Kids, and their parents, have constitutional rights, but the government has the power to protect its most vulnerable citizens. Sometimes those rights collide with that power, especially in cases of child abuse and neglect. This week, we'll examine one aspect of this important topic, the Court-Appointed Special Advocates (CASA) program.
We'll also talk about a great educational program called We the People, through which kids learn about their constitutional rights and responsibilities.
In Part I, we told you about John Marshall, our first great Chief Justice, and the home he built in Richmond, Virginia. But we only had time to tour half of the house.
Please join Stewart and Jen Hurst-Wender of Preservation Virginia as we finish our tour!
John Marshall wasn't the first, nor the second, nor even the third. He was actually the fourth Chief Justice of the United States. But he was the first great Chief Justice, and probably the greatest of all time. He was also a husband, a father, a slave owner and a renowned host.
The many facets of Marshall's life are on display at the house he built in Richmond, Virginia, the city where he also built his career and spent most of his life. We recently went on a guided tour of the John Marshall House with Preservation Virginia's Jennifer Hurst-Wender. Now you can come along.
The Texas branch of the Sons of Confederate Veterans has proposed a specialty license plate. Texas has refused to produce one.
Wait, isn't this a free speech issue? Doesn't the First Amendment apply?
According to our First Amendment Guy, Doug McKechnie, it all depends upon who's doing the talking.
Only one of the original 13 states refused to ratify the Constitution. Do you know which one?
Okay, now that you've looked at the picture, do you know why?
Join us for a complete and entertaining explanation from Thomas Howard of the Robert H. Smith Center for the Constitution at Montpelier. It's a fascinating tale, with twists, turns and serious conflicts, some of which persist to this day.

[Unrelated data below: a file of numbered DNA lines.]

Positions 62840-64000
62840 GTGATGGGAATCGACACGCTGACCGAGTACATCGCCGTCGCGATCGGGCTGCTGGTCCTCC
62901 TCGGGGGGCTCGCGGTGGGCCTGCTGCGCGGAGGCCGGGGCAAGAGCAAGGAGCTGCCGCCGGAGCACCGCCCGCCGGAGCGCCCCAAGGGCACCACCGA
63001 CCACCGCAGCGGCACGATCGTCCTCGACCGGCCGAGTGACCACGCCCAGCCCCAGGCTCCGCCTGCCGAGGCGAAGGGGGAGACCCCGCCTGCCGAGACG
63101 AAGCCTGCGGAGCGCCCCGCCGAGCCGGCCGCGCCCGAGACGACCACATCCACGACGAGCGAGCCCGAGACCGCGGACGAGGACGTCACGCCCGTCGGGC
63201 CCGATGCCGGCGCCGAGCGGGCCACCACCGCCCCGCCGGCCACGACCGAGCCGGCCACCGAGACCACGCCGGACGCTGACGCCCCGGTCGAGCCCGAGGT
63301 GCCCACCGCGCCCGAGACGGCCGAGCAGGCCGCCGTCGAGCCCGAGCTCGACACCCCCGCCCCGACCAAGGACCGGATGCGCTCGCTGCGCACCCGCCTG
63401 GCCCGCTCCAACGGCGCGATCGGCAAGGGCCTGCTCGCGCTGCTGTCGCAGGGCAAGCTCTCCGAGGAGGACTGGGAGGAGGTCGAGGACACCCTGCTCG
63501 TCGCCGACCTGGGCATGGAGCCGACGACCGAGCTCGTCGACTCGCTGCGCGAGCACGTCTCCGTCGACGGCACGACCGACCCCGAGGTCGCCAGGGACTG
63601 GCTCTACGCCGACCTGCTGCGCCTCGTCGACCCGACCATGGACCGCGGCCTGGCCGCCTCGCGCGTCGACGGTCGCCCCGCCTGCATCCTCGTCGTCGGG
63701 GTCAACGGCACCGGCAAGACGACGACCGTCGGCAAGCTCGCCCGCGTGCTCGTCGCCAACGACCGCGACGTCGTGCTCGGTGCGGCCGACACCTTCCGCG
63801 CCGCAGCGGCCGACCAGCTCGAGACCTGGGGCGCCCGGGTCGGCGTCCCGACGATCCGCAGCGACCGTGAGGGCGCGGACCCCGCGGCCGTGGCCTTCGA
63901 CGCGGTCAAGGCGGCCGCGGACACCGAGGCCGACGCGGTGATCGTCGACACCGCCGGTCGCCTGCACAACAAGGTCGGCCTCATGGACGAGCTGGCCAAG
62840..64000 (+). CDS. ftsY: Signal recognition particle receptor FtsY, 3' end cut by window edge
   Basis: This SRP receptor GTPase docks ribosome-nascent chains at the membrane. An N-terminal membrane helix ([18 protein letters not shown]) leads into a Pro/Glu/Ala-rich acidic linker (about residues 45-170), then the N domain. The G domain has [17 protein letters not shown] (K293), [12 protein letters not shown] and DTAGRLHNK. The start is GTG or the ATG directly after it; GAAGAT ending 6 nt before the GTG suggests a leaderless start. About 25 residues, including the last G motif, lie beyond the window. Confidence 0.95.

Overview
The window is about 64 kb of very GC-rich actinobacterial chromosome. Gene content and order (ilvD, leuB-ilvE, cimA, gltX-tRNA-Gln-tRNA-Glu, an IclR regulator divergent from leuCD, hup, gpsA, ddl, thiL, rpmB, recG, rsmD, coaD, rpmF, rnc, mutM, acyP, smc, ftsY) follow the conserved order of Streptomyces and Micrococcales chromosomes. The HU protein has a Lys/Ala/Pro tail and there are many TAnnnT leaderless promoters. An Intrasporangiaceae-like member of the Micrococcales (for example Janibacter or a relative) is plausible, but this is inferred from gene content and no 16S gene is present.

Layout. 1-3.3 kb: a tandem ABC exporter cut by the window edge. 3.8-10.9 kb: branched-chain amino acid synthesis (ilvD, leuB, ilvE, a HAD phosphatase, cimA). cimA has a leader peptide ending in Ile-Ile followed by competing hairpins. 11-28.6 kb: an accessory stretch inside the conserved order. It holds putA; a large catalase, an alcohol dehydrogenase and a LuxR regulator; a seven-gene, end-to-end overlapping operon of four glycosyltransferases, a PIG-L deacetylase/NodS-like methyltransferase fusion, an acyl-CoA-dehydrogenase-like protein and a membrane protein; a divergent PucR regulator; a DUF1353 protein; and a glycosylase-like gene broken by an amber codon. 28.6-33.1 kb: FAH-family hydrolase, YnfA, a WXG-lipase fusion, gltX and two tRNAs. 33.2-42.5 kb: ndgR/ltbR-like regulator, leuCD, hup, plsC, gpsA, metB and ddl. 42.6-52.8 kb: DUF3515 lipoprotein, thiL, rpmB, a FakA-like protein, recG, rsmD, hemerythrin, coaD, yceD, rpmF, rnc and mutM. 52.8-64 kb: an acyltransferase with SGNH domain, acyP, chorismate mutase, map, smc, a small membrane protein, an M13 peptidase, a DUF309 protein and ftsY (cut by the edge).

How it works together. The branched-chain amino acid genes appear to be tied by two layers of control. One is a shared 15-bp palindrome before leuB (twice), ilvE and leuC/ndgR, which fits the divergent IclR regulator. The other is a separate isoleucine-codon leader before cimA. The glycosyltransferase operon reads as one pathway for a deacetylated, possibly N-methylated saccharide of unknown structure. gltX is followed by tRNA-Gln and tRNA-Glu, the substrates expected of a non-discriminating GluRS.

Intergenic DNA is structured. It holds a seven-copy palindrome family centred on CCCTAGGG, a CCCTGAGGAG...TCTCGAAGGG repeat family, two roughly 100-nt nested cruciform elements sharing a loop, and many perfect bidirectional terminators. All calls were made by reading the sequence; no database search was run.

Join us for the thrilling conclusion of our visit to one of the sites of Bacon's Rebellion, the first significant uprising in the British North American colonies.
Will Nathaniel Bacon shoot Governor Berkeley? How will the Rebellion end?? What will happen to Bacon himself???
Tune in and find out!
Ever heard of Bacon's Castle? No? How about Bacon's Rebellion? Here's a hint: 1676. Here's another hint: it was the first major rebellion against the British Crown in North America. Ring any bells? Kinda? Sorta?
Well, Stewart had also kinda, sorta known about Bacon's Rebellion when he ran into two fine ladies from a wonderful group called Preservation Virginia, Jennifer Hurst-Wender and Joanna Braswell. Jen and Joanna recently took Stewart on a tour of Bacon's Castle that was so enlightening that we couldn't cram the whole interview into a single episode. So here's our first installment. We know you'll enjoy it.
When former Marine pilot Ralph Stewart decided to retire from his job with a major airline, he chose to live in a scenic area he'd noticed from his cockpit window: Northeast Tennessee.
What he didn't realize is that he'd bought a one-way ticket to the Bible Belt, where the Constitution is sometimes interpreted somewhat . . . differently . . . than it is elsewhere. He figured it out on his first trip to the local courthouse, where he was confronted with some constitutional history that didn't seem quite accurate to him. That's where our story begins.
Tort reform is largely seen as a conservative cause, but Brian Brooks, a Reagan-voting, free-enterprise-defending Arkansas attorney, sees it differently. He thinks that tort reform undercuts some fundamental conservative, and constitutional, values.
Join us for an unexpected and enlightening discussion!